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21st December 2018

Return to work with support from industry

At Morgan Sindall Construction & Infrastructure, we’ve recently opened our second Returnships programme for applications after our initial scheme, which was successfully launched in October 2017, saw over ninety applicants with a range of skills and experience apply to return to employment after a career break of 18 months or more.

Historically, the construction and infrastructure industry has been characterised by long working hours, difficult site conditions and a culture which has not always been appealing to those needing to balance family life with a career, or where those from any other background  other than white-male  have felt that they can feel respected and included. In addition, a national skills shortage in many key areas has meant that roles for many construction companies and their supply chain have been difficult to fill. The Chartered Institute of Building (CIOB) themselves have reported that the industry will need to find 157,000 new recruits by 2021 in order to keep up with demand.

We have recogised this and have received commendation, both from within the industry and externally, for our strategy to resolve this. A significant part of which has been the Returnships Programme, which has been shortlisted at this year’s Working Mum’s Top Employer Awards for the Best Returnships Programme. The programme accepts people at all levels who have taken a voluntary career break of at least 18 months or more. Applicants may have left the industry to run their own business, raise children or care for a relative. They may have had an illness themselves which stopped them from working, but are now well enough to return to work.

One of the many benefits of the Returnships programme is its core message – that at some point in time many people have had to take an unexpected career break and that no one should be penalised for this. In their 2016 report Women Returners, PwC states that three in five professional women return to lower-skilled or lower-paid jobs following their career breaks and resolving this could boost the UK’s GDP (Gross Domestic Product) by £1.7 billion.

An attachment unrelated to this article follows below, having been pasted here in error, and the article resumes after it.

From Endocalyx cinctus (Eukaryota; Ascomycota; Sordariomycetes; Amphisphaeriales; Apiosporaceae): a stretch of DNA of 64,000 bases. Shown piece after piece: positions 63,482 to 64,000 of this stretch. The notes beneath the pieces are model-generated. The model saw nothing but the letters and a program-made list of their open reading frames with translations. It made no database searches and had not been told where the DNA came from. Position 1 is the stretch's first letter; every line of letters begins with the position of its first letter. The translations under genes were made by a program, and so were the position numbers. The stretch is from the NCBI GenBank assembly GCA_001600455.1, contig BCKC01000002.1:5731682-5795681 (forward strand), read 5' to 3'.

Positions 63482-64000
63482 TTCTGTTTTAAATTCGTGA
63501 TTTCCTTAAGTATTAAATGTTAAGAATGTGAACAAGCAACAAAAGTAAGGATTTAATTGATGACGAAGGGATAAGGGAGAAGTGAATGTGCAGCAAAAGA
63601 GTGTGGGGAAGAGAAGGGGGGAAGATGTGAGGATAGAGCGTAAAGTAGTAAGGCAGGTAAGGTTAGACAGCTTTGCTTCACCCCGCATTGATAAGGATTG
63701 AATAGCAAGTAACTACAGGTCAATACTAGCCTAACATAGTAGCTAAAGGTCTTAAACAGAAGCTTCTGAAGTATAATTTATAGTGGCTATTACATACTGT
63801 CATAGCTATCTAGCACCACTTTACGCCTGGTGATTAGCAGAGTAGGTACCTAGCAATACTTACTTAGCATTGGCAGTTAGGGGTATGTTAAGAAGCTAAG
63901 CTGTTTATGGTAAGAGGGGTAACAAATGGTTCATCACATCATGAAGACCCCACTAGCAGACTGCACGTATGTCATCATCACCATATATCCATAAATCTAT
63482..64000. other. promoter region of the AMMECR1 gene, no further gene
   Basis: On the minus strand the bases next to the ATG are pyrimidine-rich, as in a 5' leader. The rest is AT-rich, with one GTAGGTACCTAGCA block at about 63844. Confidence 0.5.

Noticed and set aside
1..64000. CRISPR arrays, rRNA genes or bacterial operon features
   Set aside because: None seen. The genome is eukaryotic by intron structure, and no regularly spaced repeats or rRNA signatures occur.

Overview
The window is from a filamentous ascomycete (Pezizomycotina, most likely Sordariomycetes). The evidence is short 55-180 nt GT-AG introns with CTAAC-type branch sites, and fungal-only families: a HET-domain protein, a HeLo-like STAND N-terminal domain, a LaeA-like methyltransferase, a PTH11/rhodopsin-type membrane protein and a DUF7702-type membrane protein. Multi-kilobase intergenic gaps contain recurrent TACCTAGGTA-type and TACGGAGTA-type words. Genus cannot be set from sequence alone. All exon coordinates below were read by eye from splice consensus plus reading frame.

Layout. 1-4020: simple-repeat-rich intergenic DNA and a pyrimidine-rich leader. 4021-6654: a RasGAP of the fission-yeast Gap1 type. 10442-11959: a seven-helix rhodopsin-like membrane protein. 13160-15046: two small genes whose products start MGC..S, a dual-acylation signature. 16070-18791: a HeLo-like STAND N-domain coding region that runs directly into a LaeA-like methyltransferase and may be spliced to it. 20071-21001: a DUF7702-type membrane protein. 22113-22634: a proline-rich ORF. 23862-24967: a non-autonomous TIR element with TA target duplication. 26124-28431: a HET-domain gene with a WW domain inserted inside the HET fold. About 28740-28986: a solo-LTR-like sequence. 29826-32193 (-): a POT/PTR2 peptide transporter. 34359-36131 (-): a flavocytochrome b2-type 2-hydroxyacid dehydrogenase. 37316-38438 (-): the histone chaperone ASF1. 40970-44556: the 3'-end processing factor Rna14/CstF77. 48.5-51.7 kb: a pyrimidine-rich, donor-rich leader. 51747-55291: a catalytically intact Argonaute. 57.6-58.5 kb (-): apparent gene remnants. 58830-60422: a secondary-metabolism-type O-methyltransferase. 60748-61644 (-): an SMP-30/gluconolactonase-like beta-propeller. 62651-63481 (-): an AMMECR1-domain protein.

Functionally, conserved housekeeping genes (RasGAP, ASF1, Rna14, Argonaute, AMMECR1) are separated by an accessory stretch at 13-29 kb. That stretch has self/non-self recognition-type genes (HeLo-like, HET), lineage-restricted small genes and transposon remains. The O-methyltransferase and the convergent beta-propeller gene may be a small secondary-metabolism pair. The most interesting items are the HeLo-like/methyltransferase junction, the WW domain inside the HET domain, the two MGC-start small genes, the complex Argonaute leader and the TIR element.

Our programme is similar to an internship – an initial three month paid placement will be offered, with a view to securing a permanent position. The placement will serve as a staged return, offering the opportunity for individuals to re-engage with working life, initially on a part to full time basis, all the time developing skills and competencies required to work with a leading UK contractor.

A significant feature of our programme is that it is not gender specific. Many of the 2017 applicants were male, who for a number of reasons had taken a career break and had received negative reactions from other businesses and recruiters when they wished to return to employment.

Bahar Eser applied for the 2017 Returnships programme having moved to Switzerland in 2014 with the aim to learn the local language and study for a PhD in BIM (Building Information Modelling). During this time, her circumstances changed and she returned to the UK. Once Bahar started looking for work, she noticed people implied that she had too long of a career gap and her experience would be outdated. Bahar said, “I felt this was a harsh comment, particularly as I had 27 years of experience and had kept up with intense self-studying during my absence from regular employment.”

A friend recommended a returnship programme and this is where she found the Morgan Sindall Construction & Infrastructure programme. When discussing the benefits of the returnship programme, she said: “The Returnship programme is an opportunity that is not to be missed. It is true that a career break impacts one’s perceived professional agility from some companies and recruiters. The programme offers the opportunity to build your work involvement slowly and to start with a low level of pressure for delivery. This is the best method I can think of when returning to work after a break, as it really builds your confidence and means you will be successful in your role.”

Bahar is one of the five people who were offered a place on the programme, all of which are still with the business; and this year Morgan Sindall Construction and Infrastructure hope to offer more roles. We want to lead the way in changing external perceptions of the sector from many under-represented groups thanks to its embedded diverse and inclusive culture.

Anyone interested in participating in the Returnships programme can find out more on our website. The site also hosts the latest vacancies, so if a Returnship is not appropriate to your situation, available vacancies can also be found here. The closing date for the programme is 31 December 2018.

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